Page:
Young people turned out en masse for the party on 8th June—but if Labour's to approach majority territory, it will need to broaden its electoral appeal. The numbers prove thatby Joe Greenwood / June 21, 2017 / Leave a comment
Going into the election most commentators expected Labour to lose ground. However, the party’s strong performance saw it picking up 30 seats and increasing its majorities across a raft of previously marginal constituencies.
When looking at the reasons for this better-than-expected performance, many have pointed to Jeremy Corbyn’s ability to motivate young people to turn out and vote for his party. But how far does the perception that it was the young that swung things tally with the reality?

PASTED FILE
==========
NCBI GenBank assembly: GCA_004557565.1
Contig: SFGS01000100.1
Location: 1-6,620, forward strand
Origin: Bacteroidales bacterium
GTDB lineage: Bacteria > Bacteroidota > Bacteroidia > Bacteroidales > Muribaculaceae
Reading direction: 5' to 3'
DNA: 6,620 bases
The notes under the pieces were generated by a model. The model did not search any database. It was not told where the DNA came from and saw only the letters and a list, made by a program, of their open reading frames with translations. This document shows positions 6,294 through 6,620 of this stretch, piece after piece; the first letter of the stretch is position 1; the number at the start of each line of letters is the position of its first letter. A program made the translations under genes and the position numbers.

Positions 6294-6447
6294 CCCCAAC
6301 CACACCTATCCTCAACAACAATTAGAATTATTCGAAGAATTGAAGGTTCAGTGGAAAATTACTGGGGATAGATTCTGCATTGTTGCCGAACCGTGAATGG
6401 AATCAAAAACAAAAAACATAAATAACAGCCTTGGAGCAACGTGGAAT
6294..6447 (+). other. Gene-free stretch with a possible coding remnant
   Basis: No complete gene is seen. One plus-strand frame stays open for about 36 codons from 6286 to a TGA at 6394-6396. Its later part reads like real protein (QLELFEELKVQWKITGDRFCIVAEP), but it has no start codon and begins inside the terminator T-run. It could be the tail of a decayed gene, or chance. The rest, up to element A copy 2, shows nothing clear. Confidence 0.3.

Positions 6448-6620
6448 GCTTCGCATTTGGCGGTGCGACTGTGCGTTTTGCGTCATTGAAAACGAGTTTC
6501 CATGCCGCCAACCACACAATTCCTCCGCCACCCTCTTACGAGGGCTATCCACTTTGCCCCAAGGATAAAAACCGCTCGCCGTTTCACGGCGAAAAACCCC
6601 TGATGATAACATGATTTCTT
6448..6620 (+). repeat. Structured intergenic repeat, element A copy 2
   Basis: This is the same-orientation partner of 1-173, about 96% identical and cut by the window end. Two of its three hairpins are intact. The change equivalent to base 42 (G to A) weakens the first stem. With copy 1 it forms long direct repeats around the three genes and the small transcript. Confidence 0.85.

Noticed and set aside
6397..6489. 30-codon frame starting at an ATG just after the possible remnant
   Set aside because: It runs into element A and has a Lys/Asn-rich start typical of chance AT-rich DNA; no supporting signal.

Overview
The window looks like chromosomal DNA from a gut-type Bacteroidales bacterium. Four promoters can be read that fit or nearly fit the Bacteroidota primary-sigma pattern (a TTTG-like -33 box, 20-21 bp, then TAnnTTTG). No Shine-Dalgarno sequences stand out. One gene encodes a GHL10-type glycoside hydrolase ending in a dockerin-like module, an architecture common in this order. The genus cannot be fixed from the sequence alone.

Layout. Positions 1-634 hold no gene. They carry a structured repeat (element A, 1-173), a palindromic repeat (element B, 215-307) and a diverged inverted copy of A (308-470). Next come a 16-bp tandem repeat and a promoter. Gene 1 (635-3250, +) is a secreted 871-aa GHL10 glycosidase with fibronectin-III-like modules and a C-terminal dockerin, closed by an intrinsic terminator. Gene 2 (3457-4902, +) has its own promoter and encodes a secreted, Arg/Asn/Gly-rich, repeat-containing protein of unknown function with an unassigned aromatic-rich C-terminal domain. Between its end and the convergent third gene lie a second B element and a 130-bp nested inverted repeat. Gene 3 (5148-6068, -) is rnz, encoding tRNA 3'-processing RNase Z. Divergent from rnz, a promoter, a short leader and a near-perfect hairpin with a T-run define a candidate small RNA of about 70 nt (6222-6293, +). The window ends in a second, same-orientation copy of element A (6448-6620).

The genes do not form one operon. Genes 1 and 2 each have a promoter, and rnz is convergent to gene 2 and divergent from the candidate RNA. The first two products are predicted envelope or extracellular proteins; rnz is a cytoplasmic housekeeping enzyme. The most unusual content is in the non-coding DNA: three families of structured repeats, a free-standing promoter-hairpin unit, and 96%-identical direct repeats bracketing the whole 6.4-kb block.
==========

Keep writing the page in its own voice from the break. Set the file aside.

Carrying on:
Our post-election survey of more than 52,000 people found that turnout among 18-24 year-olds was 58 per cent—11 points lower than the overall rate. But older people are still much more likely to vote than younger people, with turnout among those aged 70+ hitting 84 per cent. However, while the youth is being comprehensively out-gunned by the baby boomers, there are a couple of important points to make.